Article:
In the hands of general manager Masai Ujiri, the Toronto Raptors' long-term plans, goals and aspirations become all the more realistic. His willingness to pick up the phone, make moves, do his homework and go the extra mile has put the franchise in a position where it might not take another period of rebuilding to become a true contender.
Perhaps we've reached the point where we can all have conversations without snickering under our breath over whether or not the Raptors can hang with the elite of the Eastern Conference and maintain that level of success for years on end.
There was some anxiety to be had when all three of Kyle Lowry, Patrick Patterson and Greivis Vasquez became free agents earlier this offseason, though. It would have been hard to imagine the Raptors repeating or even exceeding their 48-win season from 2013-14 without three of their key pieces in the fold.
Raptor history dictates, for the most part, that if you make any sort of a name for yourself north of the border, you're bound to leave when the opportunity presents itself.
The outpouring of support from the entire country over the course of the year proved that basketball in Canada is anything but a passing fad. That, along with winning games and money being on the table, provided the right amount of incentive. Why leave when there are plenty of concrete reasons to stay?
With the roster locked in at 15 players, Ujiri's summer workload appears to be a lot less hectic.
|Point Guard||Shooting Guard||Small Forward||Power Forward||Center|
|Kyle Lowry||DeMar DeRozan||Terrence Ross||Amir Johnson||Jonas Valanciunas|
|Greivis Vasquez||Lou Williams||James Johnson||Patrick Patterson||Chuck Hayes|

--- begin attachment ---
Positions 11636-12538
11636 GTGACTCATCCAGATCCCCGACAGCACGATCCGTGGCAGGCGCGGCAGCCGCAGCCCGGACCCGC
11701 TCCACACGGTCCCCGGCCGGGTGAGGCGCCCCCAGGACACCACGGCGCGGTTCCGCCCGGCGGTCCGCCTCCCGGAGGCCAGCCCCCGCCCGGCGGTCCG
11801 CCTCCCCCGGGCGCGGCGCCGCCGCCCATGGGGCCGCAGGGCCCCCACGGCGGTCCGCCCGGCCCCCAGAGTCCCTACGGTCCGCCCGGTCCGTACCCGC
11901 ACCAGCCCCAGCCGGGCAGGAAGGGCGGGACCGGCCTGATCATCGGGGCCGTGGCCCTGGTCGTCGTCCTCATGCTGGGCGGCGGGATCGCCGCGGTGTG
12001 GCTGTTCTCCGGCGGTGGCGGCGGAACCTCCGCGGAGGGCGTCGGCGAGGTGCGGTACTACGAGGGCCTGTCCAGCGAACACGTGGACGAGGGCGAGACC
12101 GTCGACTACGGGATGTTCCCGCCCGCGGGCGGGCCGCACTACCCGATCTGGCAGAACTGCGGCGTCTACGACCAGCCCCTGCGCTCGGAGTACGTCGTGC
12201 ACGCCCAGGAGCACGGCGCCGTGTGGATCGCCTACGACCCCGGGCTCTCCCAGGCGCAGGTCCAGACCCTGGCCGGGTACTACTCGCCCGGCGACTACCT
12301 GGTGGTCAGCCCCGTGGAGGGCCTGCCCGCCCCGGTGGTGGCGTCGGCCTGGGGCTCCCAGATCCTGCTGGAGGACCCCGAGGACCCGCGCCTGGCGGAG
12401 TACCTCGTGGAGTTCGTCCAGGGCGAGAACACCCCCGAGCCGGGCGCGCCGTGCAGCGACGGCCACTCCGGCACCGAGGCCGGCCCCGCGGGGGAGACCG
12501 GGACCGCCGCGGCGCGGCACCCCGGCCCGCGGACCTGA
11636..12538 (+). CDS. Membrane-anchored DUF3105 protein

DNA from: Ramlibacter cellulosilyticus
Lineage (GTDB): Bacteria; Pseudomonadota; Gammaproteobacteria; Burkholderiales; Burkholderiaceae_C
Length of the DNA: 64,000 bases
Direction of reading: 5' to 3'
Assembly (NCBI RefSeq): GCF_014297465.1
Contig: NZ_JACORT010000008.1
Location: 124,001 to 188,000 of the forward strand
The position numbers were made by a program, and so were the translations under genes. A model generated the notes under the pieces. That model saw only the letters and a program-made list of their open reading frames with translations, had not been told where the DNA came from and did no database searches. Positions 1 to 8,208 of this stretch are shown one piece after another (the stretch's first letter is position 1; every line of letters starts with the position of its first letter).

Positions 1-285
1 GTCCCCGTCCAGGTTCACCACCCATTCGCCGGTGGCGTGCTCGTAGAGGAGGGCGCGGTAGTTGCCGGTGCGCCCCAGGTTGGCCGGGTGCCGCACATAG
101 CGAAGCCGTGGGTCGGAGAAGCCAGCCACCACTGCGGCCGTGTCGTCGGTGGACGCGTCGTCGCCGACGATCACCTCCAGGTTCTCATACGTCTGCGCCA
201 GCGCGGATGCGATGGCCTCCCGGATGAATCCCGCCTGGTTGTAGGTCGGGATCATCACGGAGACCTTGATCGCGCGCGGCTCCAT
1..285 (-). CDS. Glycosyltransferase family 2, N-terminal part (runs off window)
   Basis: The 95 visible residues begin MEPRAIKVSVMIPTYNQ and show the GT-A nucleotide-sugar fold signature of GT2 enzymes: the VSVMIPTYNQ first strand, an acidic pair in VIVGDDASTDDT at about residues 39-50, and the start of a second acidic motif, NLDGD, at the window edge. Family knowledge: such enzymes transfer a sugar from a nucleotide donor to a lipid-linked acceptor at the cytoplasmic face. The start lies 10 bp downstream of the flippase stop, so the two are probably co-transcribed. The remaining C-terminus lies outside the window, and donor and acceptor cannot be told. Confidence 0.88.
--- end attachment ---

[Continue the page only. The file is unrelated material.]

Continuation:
|Will Cherry||Landry Fields||Tyler Hansbrough||Lucas Nogueira|
The future of DeAndre Daniels, the No. 37 pick in the 2014 NBA draft, still needs attending to.
As Dan Feldman of ProBasketballTalk reports, the Raptors have until Sept. 6 to offer Daniels a required tender—a contract, guaranteed or unguaranteed, worth at least the league minimum—or he'll become a free agent.
The Raptors could always attempt to secure Daniels a contract overseas as long as he agrees to turn down the tender. That would allow the team to retain his rights.
Ryan Wolstat of the Toronto Sun confirmed on Twitter that the plan is indeed for Daniels to be stashed away in Europe. Now it's just a matter of where exactly it will be.
Raptors roster is full. They are still trying to find a fit for DeAndre Daniels in Europe to stash him for a year.— Ryan Wolstat (@WolstatSun) August 3, 2014
Since the roster is all accounted for, what happens next?
That's up to head coach Dwane Casey and his players.
The East hasn't been this open since before LeBron James, Dwyane Wade and Chris Bosh joined forces in South Beach back in 2010. With the four-time NBA Most Valuable Player having returned home to join the Cleveland Cavaliers, there's an opening at the top of the standings that needs to be filled.
The Cavaliers will certainly be in the conversation to emerge at the head of the pack, but it's anything but a given that they'll pull it off. A trade with the Minnesota Timberwolves to acquire Kevin Love could tip the scale in their favor should a deal come to fruition.
The Indiana Pacers finished with a record of 56-26 last season, although the chances of them winning as many games again took a major hit when Paul George suffered an open tibia-fibula fracture during a recent Team USA intrasquad scrimmage. Losing Lance Stephenson to the Charlotte Hornets didn't help matters either.
Toronto has continuity on its side, having avoided any cataclysmic changes to its personnel or talent pool. Many of the teams the Raptors will be competing against will have to incorporate major pieces into their systems, which may or may not be a seamless transition.